Our Singapore Happenings
16th February 2014
Indonesia's Warships Naming: A startling reminder
Earlier this month, Indonesia announced that they will be naming new warships after their national 'heroes'- Osman Haji Mohamed Ali and Harun Said. These were names of terrorists who bombed the Macdonald House which killed 3 and injured 33 others during the 'Konfrontasi' movement where then Indonesia President, Sukarno, went on the offensive to extend the influence of Indonesia in the archipelago. Singapore's ministers have since asked their Indonesia counterpart to reconsider the move to name the new frigate after these “heroes”. Indonesia replied that 'no intent was meant, no malice, no unfriendly outlook'. They added that each nation has the authority to decide who their national heroes are and who they want to name their warships after. Sure enough, Indonesia is free to decide and regard both terrorists as their national heroes. After all, both men did indeed give their lives in service to their country's national agenda during that period, whether we agree with that agenda is another question altogether. However, what is regarded as a hero by a country may be regarded as a terrorist by another; which is true in this case. And by naming a new frigate, a warship that signifies aggression and militarily supremacy, after two men who have been part of Singapore's dark and turbulent history isn't being sensitive to Singapore. It is reasonable to assume that the Indonesia leadership knew that this decision would reopen old painful wounds that both countries have since put behind.
The reasons for their actions are unknown, we can only guess and speculate. It could be a case of oversight by ill-informed or clueless government officials where the decision was announced and cannot be retracted- though unlikely. Or it could be a naive mentality that this issue is no longer a sensitive spot in the hearts and minds of Singaporeans since it happened so long ago. Or it could be to drum up nationalistic support ahead of the April presidential elections. Any one of these three reasons is plausible.
It is a known fact that leaders from both countries worked tirelessly to improve relationship since the incident; which explains the close economic cooperation and military ties that we share today. However, over the past two years, there have been tricky test-points that have tested Singapore's relationship with Indonesia. A case in recent memory would be the haze problem Singapore faced last year caused by hot-spots in Indonesia. Though Singapore registered its unhappiness and offered its assistance to Indonesia repeatedly, Indonesia ignored Singapore's request to dampen the fire and instead some ministers went on the offensive to say that Singapore should be grateful for the oxygen Indonesia provides or that Singapore was 'behaving like a small child'. The second being the current warship naming issue where they were outright insensitive.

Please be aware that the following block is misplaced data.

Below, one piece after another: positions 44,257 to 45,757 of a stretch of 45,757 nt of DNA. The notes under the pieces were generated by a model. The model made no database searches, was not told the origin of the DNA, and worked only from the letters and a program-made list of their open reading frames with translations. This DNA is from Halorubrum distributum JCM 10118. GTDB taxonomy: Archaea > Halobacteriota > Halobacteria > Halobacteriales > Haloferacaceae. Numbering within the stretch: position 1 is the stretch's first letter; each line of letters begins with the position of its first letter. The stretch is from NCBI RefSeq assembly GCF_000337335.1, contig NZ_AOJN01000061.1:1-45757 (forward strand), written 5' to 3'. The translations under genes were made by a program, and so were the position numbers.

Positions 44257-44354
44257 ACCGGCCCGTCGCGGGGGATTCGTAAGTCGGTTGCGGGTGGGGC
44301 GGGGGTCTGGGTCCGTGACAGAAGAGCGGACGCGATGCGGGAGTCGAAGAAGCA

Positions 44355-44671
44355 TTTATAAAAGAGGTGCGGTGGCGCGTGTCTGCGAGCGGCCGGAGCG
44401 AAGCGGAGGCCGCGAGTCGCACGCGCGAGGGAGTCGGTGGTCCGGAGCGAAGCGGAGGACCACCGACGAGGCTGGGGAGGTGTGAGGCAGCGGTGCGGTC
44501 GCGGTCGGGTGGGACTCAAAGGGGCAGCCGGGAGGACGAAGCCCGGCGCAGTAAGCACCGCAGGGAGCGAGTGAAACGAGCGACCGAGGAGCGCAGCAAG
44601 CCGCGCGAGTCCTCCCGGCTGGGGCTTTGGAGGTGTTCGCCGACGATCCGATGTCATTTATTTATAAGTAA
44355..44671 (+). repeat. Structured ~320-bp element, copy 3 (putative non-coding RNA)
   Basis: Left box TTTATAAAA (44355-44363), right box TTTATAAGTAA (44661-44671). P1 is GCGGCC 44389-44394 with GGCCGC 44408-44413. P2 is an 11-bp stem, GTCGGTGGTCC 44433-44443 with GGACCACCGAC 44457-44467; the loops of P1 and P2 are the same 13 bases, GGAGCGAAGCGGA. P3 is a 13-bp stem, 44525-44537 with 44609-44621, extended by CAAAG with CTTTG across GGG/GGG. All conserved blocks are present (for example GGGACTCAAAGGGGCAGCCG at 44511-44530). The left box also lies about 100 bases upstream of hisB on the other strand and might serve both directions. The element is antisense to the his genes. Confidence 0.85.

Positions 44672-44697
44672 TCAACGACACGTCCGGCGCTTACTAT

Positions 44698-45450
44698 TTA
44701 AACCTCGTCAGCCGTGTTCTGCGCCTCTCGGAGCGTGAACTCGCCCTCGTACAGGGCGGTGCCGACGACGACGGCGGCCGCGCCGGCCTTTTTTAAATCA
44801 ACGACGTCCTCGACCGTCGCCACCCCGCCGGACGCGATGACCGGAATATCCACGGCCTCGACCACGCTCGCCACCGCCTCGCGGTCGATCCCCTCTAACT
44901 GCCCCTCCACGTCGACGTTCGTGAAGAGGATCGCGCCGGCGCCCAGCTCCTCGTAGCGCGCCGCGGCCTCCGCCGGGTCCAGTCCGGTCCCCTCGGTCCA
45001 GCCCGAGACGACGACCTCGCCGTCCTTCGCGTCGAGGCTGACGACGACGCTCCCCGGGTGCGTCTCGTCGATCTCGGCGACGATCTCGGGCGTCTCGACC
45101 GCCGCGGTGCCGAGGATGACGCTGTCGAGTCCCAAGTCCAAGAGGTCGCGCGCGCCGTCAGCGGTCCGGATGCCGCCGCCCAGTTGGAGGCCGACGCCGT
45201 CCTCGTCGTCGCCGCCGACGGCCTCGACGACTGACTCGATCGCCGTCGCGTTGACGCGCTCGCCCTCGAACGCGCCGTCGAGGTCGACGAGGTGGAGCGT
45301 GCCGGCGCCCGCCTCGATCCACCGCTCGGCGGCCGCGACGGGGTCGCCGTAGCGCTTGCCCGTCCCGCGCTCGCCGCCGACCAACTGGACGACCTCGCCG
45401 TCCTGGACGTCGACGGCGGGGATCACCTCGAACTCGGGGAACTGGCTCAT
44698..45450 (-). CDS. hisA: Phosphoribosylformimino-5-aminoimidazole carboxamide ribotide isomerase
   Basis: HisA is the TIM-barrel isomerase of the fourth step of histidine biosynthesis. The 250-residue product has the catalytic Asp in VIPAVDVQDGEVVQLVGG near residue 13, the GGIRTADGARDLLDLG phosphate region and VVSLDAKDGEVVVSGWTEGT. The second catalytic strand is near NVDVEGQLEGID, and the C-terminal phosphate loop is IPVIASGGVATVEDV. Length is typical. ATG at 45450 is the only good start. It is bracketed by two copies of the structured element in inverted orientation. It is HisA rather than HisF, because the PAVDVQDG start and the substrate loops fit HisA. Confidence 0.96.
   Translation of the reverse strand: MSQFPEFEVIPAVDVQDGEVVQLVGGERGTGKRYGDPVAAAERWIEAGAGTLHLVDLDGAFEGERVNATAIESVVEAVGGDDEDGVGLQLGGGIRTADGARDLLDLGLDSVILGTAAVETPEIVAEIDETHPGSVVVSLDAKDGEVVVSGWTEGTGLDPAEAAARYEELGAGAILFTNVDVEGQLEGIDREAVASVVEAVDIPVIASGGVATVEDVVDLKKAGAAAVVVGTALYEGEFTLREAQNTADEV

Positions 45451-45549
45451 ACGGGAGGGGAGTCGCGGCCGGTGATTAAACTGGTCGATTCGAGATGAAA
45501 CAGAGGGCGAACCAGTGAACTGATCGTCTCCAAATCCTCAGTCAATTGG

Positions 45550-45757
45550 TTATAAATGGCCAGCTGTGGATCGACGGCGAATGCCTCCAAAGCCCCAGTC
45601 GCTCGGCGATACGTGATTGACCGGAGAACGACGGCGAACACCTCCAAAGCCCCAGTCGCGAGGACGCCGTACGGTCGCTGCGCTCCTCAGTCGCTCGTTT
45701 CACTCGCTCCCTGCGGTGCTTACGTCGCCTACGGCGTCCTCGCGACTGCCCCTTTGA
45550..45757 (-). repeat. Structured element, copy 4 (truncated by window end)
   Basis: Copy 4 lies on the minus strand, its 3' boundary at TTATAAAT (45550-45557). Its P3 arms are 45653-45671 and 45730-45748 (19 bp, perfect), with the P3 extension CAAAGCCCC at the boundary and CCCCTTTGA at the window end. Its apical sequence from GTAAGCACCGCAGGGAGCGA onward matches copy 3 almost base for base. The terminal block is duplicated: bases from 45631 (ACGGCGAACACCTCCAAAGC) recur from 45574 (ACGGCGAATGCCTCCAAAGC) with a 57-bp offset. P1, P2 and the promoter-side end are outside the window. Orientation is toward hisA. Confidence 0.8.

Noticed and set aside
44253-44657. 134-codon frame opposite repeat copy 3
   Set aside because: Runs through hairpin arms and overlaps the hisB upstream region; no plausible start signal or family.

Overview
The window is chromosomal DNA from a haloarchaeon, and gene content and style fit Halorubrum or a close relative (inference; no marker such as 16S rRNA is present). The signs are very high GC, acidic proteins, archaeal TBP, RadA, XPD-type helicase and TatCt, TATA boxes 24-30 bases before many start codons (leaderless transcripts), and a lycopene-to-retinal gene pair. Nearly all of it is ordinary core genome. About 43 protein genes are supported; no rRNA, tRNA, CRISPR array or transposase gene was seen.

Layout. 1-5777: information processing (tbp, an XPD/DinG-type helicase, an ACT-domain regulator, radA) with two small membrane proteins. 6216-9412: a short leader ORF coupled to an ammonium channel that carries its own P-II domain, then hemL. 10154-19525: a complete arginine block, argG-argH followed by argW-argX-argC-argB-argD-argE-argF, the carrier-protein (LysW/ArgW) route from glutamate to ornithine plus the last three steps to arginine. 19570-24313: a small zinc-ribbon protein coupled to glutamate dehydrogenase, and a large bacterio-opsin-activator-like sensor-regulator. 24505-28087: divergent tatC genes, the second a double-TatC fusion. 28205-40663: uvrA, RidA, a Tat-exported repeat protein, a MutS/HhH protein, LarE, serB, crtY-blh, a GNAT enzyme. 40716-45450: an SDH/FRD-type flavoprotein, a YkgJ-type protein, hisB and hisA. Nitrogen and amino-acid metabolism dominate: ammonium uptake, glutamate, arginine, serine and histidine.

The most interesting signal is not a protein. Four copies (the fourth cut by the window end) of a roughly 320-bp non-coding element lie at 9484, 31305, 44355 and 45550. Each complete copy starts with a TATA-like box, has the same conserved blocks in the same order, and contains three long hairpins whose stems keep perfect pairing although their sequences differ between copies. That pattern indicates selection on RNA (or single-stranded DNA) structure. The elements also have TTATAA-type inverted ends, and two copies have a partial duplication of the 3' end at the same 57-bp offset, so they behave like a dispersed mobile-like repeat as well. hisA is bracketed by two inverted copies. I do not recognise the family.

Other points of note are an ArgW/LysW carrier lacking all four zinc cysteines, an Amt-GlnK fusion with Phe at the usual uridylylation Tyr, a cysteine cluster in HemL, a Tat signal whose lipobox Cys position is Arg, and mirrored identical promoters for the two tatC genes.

I believe these two cases evidently demonstrate that the 'little red dot' mentality that once dominated the Indonesia government's thinking back in the 60s is, sadly, still present in some fractions of the government. Indonesia may have since decided to establish a good relationship with Singapore with many cooperation initiatives and good will gestures but when it comes to crunch time where the government has to decide between personal political/economic gains and preserving a healthy relationship with Singapore, they will choose the former. The old mindset that the 'little red dot' is a small dot that has no means and/or would not make things difficult for a big country like Indonesia, though unspoken, may very well persist within fractions of the leadership. Though we are a stronger and more economically powerful little red dot as compared to the 1960s, is our military and economic muscle big enough to be a force to be reckoned with in the minds of the Indonesia government?
These two episodes may well serve as a reminder that we have to continue to work towards strengthening our armed forces and our position as an economic powerhouse in the region so that we will not be messed with and that neighboring countries will think twice before making insensitive remarks/decisions.
It is unlikely that the Indonesia government would retract their decision of naming the warships after the two terrorists. It does not help that both countries are on the offensive diplomatically. Singapore has stood its ground and registered its unhappiness, which is important to show that it is no push-over. Hopefully, this incident can be put behind and both countries can cautiously move on to strengthening diplomatic relationships.
In conclusion, this episode has been a good history lesson for the Singapore public for it generated curiosity about what exactly happened in 1965 at the Macdonald house and reminded Singaporeans that peace should not be taken for granted and should continue to be preserved. It is also a startling reminder that Singapore has to continue to strengthen its military competences and economic powers as we may not be exerting the level of deterrence we hope to.